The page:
Late that night, I was awakened to the sounds of my father being ill in the bathroom. I walked to the door and asked him if there was anything that I could do to help. He told me no, and then asked that I leave him be. There are few things that make you feel more inadequate than hearing someone you love being sick and not being able to help them. Listening to your elderly father be sick is even worse. In addition to feeling helpless, you feel the world has gone bottom up. You are now the caretaker when the reverse has always been true. I retreated to my bed and slunk under my goose down comforter. When he returned to his bed quite a while later I asked him if there was anything that I could do for him. A disembodied voice from the dark replied “ no.” Thankfully it was not too long before the sounds of his snores vibrated through the room.
Once awakened from a sleep I find it difficult to find my way back to the land of nod. Add to that the worry of sick father and sleep was out of the question. The memories Pops had shared with me, our visit with Paul, being in Vienna, the scene of the crime if you will, and all t that had been shared with me that day became a whirlpool of thoughts and emotions that kept pulling me down to the dark place of what ifs and how comes.
Staring into the dark I was particularly struck by the story of my father and the confrontation he had with his former land lady. After being terrorized and frightened by her for years had terrified her. My father had not sought revenge but karma had prevailed and the joy he felt from it was a feeling that anyone who has ever watched a movie or read a story where the hero prevails can understand. The fact that he was embarrassed by those feeling was an insight into my father as a person. Like all of us he was capable of moments of joy for moments of personal triumph and schadenfreude. However, my father’s embarrassment over his emotion reminded me of the depth of his heart and his true kindness. It reminded me of the values he tried to teach me and how he was the model of the man I always will aspire to me but so often fail at.
Even at the grand old age 50 my father continued to be my hero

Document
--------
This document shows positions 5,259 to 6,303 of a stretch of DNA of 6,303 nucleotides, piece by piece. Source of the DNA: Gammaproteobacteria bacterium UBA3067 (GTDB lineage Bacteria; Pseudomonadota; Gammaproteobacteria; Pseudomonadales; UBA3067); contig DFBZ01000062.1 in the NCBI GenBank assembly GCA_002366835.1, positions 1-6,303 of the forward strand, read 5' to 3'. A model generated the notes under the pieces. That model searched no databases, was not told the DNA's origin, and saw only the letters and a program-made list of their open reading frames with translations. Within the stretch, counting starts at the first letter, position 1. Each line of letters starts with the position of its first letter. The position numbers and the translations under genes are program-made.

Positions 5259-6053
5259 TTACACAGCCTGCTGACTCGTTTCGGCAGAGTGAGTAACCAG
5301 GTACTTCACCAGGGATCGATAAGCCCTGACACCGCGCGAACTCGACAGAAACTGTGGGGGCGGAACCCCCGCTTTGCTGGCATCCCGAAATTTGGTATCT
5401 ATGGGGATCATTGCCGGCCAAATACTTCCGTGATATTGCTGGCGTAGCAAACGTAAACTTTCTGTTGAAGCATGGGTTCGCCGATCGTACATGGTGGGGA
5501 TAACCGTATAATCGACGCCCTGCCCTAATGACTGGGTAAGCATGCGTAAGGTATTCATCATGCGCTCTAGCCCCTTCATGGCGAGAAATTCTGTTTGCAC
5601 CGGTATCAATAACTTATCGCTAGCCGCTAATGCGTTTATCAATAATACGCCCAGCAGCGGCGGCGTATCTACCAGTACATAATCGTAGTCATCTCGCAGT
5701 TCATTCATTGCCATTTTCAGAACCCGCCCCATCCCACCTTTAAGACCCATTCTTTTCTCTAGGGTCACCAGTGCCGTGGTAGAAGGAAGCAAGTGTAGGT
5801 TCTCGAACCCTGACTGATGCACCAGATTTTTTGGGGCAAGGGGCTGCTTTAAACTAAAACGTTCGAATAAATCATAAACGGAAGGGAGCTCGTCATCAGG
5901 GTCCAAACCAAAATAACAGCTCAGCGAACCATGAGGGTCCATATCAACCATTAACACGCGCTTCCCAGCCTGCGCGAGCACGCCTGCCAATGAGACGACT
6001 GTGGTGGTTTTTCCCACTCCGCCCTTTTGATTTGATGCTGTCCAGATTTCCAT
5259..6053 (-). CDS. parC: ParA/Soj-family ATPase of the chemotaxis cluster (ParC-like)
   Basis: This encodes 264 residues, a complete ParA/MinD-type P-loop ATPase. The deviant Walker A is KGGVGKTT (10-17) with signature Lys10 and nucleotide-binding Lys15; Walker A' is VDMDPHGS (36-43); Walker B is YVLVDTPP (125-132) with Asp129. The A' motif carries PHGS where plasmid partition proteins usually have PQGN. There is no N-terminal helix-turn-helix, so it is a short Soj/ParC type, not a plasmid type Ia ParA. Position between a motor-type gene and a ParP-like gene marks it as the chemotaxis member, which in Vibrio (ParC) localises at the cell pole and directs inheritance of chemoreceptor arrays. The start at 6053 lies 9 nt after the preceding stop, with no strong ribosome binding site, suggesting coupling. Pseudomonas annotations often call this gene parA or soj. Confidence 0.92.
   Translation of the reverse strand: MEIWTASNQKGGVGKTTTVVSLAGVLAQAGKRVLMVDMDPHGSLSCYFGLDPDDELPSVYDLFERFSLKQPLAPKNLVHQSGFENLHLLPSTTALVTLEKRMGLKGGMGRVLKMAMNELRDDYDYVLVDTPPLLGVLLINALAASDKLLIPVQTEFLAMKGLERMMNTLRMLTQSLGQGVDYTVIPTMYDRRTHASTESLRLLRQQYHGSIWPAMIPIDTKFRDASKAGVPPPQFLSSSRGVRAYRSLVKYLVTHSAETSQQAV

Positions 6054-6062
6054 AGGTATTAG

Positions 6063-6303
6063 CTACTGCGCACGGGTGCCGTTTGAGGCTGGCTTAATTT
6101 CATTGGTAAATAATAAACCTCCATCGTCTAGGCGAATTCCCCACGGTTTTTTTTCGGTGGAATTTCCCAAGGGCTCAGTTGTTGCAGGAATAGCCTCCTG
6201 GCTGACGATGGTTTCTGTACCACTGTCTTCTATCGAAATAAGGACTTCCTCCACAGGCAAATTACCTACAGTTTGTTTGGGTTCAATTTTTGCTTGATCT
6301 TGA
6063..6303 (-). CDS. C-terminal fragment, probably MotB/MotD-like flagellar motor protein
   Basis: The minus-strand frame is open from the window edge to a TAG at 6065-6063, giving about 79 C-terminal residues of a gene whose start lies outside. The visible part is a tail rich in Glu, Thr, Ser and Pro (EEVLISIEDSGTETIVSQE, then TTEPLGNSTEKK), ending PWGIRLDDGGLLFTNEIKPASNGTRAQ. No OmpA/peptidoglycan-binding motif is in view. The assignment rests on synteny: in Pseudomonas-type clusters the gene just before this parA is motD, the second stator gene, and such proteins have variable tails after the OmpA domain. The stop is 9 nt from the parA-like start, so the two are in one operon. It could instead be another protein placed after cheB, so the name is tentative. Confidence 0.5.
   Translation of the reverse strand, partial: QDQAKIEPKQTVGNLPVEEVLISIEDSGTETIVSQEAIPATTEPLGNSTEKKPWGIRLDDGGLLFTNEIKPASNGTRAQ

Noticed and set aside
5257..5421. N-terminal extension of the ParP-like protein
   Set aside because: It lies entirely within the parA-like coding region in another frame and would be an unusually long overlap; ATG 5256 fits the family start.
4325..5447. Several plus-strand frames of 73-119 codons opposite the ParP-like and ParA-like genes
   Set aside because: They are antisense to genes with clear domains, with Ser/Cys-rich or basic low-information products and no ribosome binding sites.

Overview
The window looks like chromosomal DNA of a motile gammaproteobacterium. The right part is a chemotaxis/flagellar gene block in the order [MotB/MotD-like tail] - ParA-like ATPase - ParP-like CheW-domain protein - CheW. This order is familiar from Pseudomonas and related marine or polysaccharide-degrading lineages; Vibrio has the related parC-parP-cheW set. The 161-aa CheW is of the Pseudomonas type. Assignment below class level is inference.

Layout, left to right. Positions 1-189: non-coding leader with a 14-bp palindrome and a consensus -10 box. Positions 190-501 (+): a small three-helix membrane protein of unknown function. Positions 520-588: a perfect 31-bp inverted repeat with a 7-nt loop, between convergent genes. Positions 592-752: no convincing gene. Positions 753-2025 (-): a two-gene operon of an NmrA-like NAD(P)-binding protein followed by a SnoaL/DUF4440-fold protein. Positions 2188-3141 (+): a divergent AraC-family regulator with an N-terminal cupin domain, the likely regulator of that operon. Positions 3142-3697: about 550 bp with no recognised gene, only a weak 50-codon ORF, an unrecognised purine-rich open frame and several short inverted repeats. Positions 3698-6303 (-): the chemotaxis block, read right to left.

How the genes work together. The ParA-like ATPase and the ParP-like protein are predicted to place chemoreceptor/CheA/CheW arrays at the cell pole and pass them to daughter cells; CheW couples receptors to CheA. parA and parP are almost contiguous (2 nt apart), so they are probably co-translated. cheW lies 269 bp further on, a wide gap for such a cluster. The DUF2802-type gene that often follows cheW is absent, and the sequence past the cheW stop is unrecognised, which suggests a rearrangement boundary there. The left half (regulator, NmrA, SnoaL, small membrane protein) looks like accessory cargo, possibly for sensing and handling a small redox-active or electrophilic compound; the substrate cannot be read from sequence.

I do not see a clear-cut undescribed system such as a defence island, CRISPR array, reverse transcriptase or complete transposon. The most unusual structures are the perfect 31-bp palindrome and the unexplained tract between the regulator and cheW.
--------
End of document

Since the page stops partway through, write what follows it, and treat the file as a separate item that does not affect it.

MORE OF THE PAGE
As happens when you are searching for sleep my mind drifted. Why had my father chosen not to be a spy? It seemed so romantic to me. Would I have made the same choice he had? Put University on hold and become a spy? I likely would have lived in the moment, not thought of the long term ramifications. Pops and I not only look like but what ever DNA that makes people think in similar ways we share and I was trained, by the master, to think like him. It made his reasoning, or at least what he claimed to be his reasoning to simple for me to believe. It was similar to the explanation he provided me when I had asked him why he had chosen Psychology as a major at Syracuse and his response was “The line was shorter than Zoology.” While there may have been an element of truth in his statements there was something he was not saying and probably something he did not want to or was incapable of sharing. His explanation lacked the depth of the truth. It made me wonder what parts he was leaving out What was he not telling me? What was I missing? It would take another 6 years and a death bed confession before I would begin to understand what he had left out.
As moments of our day continued to swirl into my awareness the image of Paul Grosz’s standing at attention to greet my father paused. It remained there much the way colors drifted across your vision after an old-time camera flash. As much as I had heard of my father’s childhood, as much as I thought I had known about it, I knew not nearly enough. Had he been reluctant to tell those stories or had I not been listening? Had I taken his childhood for granted and been satisfied with the stories I had heard. For example, I had had no idea until that afternoon what an operative my father had been. How running the streets in Vienna after Anschluss had been no game for my father and his friends. It had been a battle of survival with a timer constantly ticking in the background not knowing when it would go off and your piece cleared off the board. It provided Dad with an instinct to survive and belief that he could out think and survive any situation presented. itself there was no doubt. It had infused him with a sense of optimism that never ceased to amaze me.
My last thoughts before drifting off were of the feelings of gratefulness I felt on having been able to spend the day with Pops and learning things about him that I had always wanted to know but never knew I needed to know. I wondered what questions I had failed to ask because the biggest learning I had that day was that my father, whether by training or life experience, my father did not give up the secrets of his past easily. I had to learn to ask better questions.